Remarking on my previous post, Stephen inquires:
Do you have a source for this? I feel like it would be unlikely that the original [u:] sound of υ would be preserved in English. It would almost certainly have come into English via Latin, which merged it with 'i' at a fairly early date and other words that derive from Greek roots show the change already to have happened (The only example I can think of right now is "priest" which is from "presbyter", that doesn't show a remnant of [u], but that's gone through several stages before it got to "priest" so i'm not 100% sure about that).He is right to wonder about a source; my etymological suggestion was rather speculative. The logic behind his concern is flawless, but I do not think not it applies here. There is a real lack of evidence that this came to English via Latin. The OED entry has "ptooey" attested only as early as 1930, with etymology and citations as follows:
ptooey, 19- ptui. [Imitative. ComparePFUI int., PHOOEY int., and also PTISH int., PSHAW int., etc.]
1930 O. LATTIMORE High Tartary xxvii. 273 ‘Ptui! Wrong again! Will you ever be fit for Official life? Ptui!’ Thus the Great Man, pursuing his orderly with a flying gob of spittle. 1977 Rolling Stone 5 May 5/2 Ptooey! Who'd stand for it? 1993 Albuquerque (New Mexico) Jrnl. 26 Aug. F6/1 What do you think this is, Lollapalooza? Ptui.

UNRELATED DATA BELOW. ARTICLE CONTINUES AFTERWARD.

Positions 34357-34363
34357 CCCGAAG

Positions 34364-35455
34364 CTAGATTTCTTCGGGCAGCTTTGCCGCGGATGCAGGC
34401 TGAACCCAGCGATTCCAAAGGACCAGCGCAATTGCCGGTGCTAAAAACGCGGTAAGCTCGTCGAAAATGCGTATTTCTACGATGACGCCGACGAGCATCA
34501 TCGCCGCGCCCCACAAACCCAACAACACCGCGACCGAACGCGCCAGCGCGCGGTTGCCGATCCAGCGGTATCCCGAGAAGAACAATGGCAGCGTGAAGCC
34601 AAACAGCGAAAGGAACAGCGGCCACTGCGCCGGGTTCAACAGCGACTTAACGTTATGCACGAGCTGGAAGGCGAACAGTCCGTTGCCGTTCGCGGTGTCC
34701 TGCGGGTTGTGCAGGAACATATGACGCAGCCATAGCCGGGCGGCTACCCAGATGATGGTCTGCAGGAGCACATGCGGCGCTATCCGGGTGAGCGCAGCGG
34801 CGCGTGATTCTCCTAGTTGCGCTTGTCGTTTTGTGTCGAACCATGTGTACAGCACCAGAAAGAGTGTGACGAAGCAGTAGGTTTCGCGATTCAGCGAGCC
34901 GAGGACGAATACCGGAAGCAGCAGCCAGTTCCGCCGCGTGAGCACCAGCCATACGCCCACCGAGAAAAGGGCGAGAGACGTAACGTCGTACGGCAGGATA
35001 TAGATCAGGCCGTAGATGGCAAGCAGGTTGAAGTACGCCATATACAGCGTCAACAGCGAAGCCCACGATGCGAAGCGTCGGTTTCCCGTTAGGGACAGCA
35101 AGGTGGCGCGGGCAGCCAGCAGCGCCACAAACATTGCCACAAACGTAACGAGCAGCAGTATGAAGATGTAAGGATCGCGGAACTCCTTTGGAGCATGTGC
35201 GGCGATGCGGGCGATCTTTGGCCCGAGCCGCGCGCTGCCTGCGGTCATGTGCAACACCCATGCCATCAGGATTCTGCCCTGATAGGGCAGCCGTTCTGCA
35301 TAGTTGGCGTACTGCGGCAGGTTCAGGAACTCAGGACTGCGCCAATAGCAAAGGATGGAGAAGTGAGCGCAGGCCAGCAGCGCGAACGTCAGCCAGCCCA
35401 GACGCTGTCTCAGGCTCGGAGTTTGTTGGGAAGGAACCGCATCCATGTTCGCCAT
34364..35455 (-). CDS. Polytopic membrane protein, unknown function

And so I return to my initial point which, having been forced now to think it through more thoroughly, is in need of clarification. I should not have said this expression is derived from the Greek verb; there is no concrete evidence testifying to this hypothesis. But I do not see any evidence to the contrary either. Therefore:
- "Ptooey" was formulated in English independent of the Greek verb, and perhaps free of the influence of any other language. It is a direct onomatopoeic rendering of the sound of spitting.
- My original hypothesis was correct, and "ptooey" is a borrowing of a Greek onomatopoeic rendering, a best-possible English imitation.
I would briefly draw your attention to the earliest attested form in English. What is is about that name that looks strangely familiar? The famous Owen Lattimore, post-WWII public intellectual, Far-East scholar, and notable author is the brother of Richmond Lattimore, the renowned Classics translator of Iliad and Odyssey among others.
Perhaps, and only perhaps, Owen Lattimore was well-versed enough in the classics to be familiar with the Greek onamatopoeic verb, and attempted to render the sound in English.
Before climbing out onto a yet thinner and more treacherous limb, I will rest my case here.